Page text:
Who: Brian Mayton, experimental designer and technologist
What: Presentation and discussion.
When: Wednesday, 03/04 @ 11:00 AM – 12:30 PM
Brian Mayton joined the MIT Media Lab in 2010 and is currently working towards his PhD. His research interests include connecting ubiquitous computer technology to the physical world through sensing and actuation, and how networked sensors can change the way we interact with and experience the world around us. He completed his bachelor’s degree in computer engineering with a hardware specialization at the University of Washington in 2008. He spent two years as a research assistant at Intel Labs Seattle where he designed and constructed novel sensors for improving robotic manipulation. After joining the MIT Media Lab in 2010, he explored the use of wearable devices for personalized control of networked buildings. In his current research project, he has networked and instrumented a large outdoor site with wireless sensor nodes to capture and document the transformation as the site is restored from a former cranberry farm to natural wetland. The network, which streams live sensor data, audio, and images to the internet, has potential applications ranging from improving the science of wetland restoration to exploring the ways that people can experience large amounts of sensory information.
In his presentation Brian Mayton will examine the Living Observatory (LO) as a research, ecological, and techno-aesthetic pursuit. Offering his perspective as a researcher and as designer in this learning collaborative of scientists, artists, Brain will discuss a model of wetland where practitioners are engaged in the documenting, interpreting, and revealing aspects of change as it occurs prior to, during, and following the Tidmarsh Farms Restoration Project, the largest freshwater wetland restoration project to date in Massachusetts. Brian will explore the sensorial aspects of this project, how artists and scientists work in complementary ways, and the role and possibilities of pedagogy in this environment.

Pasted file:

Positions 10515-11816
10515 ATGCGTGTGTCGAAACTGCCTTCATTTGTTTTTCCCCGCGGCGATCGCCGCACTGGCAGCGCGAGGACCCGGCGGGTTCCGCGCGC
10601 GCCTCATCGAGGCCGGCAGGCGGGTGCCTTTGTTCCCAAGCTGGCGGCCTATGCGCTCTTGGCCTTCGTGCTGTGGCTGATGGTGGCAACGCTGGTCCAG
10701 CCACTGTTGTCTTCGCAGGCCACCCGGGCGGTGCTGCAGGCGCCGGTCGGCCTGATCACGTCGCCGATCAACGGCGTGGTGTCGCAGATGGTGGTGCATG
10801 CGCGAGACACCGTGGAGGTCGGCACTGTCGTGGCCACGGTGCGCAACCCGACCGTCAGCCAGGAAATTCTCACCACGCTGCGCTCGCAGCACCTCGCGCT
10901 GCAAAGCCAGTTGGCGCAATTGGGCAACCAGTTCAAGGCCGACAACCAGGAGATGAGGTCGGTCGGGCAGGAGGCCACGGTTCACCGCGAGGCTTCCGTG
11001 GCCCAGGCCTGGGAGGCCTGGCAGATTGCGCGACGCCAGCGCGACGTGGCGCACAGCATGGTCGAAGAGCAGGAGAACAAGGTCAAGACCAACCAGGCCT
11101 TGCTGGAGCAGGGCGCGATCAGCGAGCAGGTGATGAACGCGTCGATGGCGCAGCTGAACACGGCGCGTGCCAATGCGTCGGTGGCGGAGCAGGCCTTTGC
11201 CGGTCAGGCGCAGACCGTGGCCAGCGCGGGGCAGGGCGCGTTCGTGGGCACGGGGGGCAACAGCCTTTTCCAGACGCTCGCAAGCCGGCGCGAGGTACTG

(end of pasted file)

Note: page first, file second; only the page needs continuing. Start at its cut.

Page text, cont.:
This talk is part of 4.369/8 | Studio Seminar in Art & the Public Sphere taught by prof. Gediminas Urbonas and TA Nathaniel Elberfeld, SMArchS’20 with support from CAMIT.
4.368/9 | Studio Seminar in Art and the Public Sphere: Swamp Observatory
This course conceptually deals with new modes of public and environmental art production, programming, and publication that shifts the discussion on public space towards anthropocene public space. By focusing on the new environmentalisms this course inquires ontologies of scientific instrumentarium developed for sensing and viewing of an environment, including devices that produce and construct nature. Suggesting exploration and design of artistic sensorial devices the class encourages to tinker with experimental, artistic, and ethnographic devices, as a way to destabilize the scientific regimes of governmentality aiming at a production of alternatives in times of new climatic regime. Projects developed in this class will grapple with communication beyond humans, understanding and mapping of holobiontic relations, and other ways of knowing and doing the world.